Spinning Off

One of the leading causes of disappointment is having high expectations, and watching TV sitcoms is no exception.

Ten years ago, NBC announced that they would be producing Joey, a spin-off of Friends based around the character of Joey Tribbiani. Having grown up watching Friends, I was excited. I thought that I was right in assuming that since Joey was an enjoyable supporting character, he would be great as a lead. After the premiere episode and the rest of the subsequent seasons, I, like most of the show’s viewing audience, was thoroughly disappointed. That being said, just a few months ago, I purchased the full series on DVD and have since watched it countless times. Why my sudden shift?

I had initially made the mistake that most viewers make. I held it to the level of its root show.

While some sitcom spin-offs have achieved success in their own right (Mork and Mindy, Frasier, etc), it is not the norm. Most have been met with public disapproval and poor reviews. But does this automatically mean that they are worse shows than the ones that came before them? Of course not.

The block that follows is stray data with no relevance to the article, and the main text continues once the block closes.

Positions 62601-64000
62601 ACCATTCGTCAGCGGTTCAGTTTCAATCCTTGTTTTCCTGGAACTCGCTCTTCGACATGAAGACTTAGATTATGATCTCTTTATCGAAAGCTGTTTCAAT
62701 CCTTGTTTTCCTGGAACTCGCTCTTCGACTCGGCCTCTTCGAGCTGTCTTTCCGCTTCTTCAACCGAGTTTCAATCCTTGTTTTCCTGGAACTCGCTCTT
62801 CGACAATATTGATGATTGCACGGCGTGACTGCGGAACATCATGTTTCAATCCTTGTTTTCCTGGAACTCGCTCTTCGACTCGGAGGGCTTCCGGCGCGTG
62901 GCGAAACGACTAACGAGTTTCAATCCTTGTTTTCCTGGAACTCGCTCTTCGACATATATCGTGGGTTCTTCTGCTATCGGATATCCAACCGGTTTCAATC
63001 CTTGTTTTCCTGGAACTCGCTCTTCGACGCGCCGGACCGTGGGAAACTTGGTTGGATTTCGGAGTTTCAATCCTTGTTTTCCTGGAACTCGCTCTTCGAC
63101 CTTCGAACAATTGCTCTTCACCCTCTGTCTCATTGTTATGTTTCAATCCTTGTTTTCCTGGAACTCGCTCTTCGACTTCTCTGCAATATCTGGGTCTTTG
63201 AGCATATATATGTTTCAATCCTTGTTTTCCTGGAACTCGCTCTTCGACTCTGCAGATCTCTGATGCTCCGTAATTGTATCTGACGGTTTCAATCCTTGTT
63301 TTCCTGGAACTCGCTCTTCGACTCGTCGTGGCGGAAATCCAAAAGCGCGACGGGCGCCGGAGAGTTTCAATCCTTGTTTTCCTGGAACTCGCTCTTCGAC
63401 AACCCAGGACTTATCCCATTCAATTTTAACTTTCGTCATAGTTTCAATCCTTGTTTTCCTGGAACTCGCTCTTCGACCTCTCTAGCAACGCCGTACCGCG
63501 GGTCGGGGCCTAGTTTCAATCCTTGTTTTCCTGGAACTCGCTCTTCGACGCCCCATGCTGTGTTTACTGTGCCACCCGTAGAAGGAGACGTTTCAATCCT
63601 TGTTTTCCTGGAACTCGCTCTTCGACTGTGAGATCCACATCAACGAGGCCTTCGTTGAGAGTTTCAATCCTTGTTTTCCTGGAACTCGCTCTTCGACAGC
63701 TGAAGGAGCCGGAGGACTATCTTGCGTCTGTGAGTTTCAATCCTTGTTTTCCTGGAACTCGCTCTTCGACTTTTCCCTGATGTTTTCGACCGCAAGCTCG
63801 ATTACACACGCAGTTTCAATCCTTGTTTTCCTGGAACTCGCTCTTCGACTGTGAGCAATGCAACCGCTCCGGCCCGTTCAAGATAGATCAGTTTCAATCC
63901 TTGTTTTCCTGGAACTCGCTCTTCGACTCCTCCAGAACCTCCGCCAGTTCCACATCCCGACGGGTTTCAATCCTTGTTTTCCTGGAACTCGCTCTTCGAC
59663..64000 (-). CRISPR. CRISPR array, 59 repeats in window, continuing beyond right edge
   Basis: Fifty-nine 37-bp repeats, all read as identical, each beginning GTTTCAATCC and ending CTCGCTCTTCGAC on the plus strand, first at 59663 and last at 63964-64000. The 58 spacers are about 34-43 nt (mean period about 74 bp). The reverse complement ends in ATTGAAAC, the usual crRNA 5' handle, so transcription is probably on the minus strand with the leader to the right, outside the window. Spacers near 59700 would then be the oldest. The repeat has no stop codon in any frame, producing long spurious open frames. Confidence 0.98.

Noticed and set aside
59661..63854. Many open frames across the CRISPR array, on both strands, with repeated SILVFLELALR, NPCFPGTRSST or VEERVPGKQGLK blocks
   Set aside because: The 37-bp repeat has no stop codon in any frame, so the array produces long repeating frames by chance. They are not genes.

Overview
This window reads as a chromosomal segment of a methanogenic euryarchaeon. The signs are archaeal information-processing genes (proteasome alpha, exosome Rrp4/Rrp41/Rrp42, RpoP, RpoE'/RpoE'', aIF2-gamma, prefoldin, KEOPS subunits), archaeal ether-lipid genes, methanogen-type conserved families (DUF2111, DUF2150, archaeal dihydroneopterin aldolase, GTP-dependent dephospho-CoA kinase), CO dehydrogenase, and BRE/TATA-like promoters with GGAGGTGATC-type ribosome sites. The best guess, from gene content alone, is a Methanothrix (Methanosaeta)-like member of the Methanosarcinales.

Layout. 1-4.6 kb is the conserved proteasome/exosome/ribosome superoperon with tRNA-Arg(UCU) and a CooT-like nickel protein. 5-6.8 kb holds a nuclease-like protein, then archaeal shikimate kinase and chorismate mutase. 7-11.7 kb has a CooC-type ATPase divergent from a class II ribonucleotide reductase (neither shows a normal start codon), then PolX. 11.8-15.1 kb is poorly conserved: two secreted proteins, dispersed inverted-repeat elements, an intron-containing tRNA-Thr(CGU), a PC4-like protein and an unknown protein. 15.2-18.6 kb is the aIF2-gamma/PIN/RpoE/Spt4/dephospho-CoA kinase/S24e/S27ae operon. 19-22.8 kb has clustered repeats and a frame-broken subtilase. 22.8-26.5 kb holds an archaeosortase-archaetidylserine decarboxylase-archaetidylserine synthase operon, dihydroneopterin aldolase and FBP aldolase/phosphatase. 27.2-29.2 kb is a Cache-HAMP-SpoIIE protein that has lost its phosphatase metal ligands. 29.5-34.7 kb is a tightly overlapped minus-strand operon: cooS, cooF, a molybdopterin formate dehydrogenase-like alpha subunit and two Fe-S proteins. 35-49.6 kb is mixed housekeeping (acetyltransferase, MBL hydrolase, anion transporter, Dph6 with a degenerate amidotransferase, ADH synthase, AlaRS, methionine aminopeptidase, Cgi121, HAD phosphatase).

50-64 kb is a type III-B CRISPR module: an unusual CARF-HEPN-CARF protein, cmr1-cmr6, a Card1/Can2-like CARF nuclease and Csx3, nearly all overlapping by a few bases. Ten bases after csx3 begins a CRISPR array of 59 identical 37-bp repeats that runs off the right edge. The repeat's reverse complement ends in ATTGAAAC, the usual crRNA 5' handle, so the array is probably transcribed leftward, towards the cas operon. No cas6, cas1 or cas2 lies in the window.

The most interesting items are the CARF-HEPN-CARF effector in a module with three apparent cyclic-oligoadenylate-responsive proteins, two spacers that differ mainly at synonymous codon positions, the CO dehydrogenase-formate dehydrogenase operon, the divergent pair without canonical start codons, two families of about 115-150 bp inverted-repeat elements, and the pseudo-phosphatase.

Brand-new shows have the benefit of a clean slate. The viewers know nothing about it except for what may have been shown in trailers and commercials. They have no expectations. With a spin-off, the viewer is always comparing it to the original work, whether they mean to or not.

In the example of Joey, the main complaint that my family and I had was that it wasn’t Friends. The writing wasn’t necessarily worse. The jokes were no less funny. But it just wasn’t Friends. What I failed to comprehend was the fact that it was not supposed to be Friends. It is a different show. Once I took this approach, a whole new world opened up.

I offer you a challenge. Go back to a show you watched weeks, months, or years ago that you only bothered with because it was a spin-off of a show you loved. Now, pretend it has no connection whatsoever to the other show. Pretend it is a brand-new show with new characters. I guarantee that it will be better than you remembered. I mean, could it have gotten worse?

My weekly recommendations:

Joey (2004-2006)

The King of Queens (1998-2007)


Andrea Irvine is a 23-year-old writer from Hamilton, Ontario. After completing her English degree at the University of Ottawa, she found her true passion in the Professional Writing program. Her busy schedule of homework, TV watching and attempting to cook keeps her from her love of tea and Scrabble dates.

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